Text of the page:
I had been well warned. Yes. About the new dog. For weeks before my visit to my good friends in Florida, I had been sent enchanting photos of the progress of Duke, an uncommonly precocious, but very German Shepherd. Barely larger on his homecoming (I am told) than a fat cat, hardly able to stand because his large feet (okay, paws) seemed to get ahead of him every time he moved — which was almost always — he seemed to be growing exponentially week by week. I had no idea what I would encounter on arrival.

The first thing I felt when I crawled into the passenger’s seat — my friend picked me up at the airport, Duke in the rear — was pure energy. Excitement. There was no fear that Duke would see me as an intruder, but more as a new play pal, as I would soon learn. Powerfully. He was still technically a puppy. It wasn’t until later that day that I learned the relativity of that term.

In the back yard now, where Duke was running around the rim of the pool, I entered his territory through the screen door. My friend and his daughter were already out there playing catch with one of the balls the dog owned. No sooner did I spot a convenient patio chair when, without warning, I got a push that almost knocked me off my feet. Wow. I had not estimated the force this creature could produce. I was soon to learn that there was nothing more important to him than to play catch. Constantly. Unbridled energy and enthusiasm. If you’ve ever wrestled anyone, you will understand how quickly I tired of the steady rhythm of throw and fetch. But there was no stopping him.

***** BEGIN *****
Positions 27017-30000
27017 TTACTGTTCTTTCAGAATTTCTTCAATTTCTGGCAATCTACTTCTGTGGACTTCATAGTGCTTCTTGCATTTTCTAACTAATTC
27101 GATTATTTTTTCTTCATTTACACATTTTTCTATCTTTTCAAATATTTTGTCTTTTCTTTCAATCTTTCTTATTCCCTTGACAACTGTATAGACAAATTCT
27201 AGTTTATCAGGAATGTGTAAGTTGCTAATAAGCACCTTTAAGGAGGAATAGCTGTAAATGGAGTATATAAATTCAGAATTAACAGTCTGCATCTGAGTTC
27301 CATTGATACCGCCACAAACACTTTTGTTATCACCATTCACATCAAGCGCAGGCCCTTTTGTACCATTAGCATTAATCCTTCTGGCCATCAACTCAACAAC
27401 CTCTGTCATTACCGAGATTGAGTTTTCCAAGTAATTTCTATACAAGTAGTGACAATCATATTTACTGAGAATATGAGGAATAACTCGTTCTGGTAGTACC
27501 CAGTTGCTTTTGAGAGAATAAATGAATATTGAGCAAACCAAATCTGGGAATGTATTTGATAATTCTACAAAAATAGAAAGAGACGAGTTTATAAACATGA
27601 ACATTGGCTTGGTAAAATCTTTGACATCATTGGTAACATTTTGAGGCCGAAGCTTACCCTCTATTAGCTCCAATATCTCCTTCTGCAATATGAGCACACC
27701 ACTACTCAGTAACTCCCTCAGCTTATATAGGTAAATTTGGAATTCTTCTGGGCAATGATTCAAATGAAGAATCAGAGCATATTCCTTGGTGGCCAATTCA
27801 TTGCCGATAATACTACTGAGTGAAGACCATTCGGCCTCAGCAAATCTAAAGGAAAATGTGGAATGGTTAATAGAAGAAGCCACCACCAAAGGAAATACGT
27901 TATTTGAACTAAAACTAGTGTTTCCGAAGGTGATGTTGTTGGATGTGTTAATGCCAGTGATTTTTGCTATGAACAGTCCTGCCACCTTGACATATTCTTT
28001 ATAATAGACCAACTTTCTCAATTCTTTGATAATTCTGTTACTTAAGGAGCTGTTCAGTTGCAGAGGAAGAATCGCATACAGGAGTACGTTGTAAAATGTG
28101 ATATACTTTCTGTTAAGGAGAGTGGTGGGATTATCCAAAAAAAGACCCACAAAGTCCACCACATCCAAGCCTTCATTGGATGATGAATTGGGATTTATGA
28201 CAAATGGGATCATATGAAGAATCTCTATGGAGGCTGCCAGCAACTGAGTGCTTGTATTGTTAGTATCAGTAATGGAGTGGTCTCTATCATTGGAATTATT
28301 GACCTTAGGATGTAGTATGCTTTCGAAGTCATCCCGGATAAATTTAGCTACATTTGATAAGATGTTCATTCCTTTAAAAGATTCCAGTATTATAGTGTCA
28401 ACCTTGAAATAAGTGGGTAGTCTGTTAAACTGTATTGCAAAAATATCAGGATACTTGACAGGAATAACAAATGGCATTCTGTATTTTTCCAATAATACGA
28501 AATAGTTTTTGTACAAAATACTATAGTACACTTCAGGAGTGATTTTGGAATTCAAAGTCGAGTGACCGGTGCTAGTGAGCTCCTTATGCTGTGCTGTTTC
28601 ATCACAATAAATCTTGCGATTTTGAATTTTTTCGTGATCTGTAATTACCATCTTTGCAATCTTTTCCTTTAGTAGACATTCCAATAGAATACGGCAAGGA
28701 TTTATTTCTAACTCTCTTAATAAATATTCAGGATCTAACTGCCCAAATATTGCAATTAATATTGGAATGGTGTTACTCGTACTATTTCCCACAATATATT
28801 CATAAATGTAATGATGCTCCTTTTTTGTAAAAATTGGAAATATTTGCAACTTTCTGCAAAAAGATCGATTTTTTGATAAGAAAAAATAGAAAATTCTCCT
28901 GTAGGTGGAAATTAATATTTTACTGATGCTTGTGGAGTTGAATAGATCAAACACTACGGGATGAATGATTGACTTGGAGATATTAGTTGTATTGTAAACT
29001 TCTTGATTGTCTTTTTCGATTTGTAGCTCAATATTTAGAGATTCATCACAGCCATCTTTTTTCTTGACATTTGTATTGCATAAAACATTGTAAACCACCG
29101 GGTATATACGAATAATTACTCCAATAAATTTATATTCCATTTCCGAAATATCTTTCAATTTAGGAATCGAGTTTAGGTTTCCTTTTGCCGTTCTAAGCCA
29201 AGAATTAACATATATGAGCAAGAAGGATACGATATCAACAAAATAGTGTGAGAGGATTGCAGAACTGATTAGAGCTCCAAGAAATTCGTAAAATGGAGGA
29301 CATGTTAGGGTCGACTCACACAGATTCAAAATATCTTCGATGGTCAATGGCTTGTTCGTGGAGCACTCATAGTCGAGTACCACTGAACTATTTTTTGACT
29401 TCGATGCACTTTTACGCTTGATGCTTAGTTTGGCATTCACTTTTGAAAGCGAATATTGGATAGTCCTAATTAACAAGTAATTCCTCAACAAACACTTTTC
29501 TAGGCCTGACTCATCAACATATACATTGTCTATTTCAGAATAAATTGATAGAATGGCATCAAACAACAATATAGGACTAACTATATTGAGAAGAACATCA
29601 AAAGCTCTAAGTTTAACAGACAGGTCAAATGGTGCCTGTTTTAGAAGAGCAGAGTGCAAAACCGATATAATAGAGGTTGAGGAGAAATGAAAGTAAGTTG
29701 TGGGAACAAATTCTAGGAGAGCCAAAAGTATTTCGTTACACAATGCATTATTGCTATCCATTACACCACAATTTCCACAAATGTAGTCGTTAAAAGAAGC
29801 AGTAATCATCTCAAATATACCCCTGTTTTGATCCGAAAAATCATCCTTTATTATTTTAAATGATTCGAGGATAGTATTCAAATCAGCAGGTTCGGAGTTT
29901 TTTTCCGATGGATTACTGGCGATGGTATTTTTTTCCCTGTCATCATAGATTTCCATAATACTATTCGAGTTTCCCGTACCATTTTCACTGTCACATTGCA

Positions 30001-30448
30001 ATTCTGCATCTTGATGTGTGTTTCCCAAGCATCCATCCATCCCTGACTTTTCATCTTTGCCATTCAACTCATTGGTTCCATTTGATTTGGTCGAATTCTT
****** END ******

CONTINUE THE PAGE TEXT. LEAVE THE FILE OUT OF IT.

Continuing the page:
If an animal could be said to be joyful, well, this was it on full display. One day, while in the house, it was almost pathetic to see the dog bring a ball to one of the cats lounging on top of the back of the sofa. He brought it as far as he could to the cat’s face, looking quizzingly for a response. Then he barked twice quickly in that high-pitched begging mode dog’s use. That cat stared stone-faced as if to say, what does this crazy person want. Not a clue.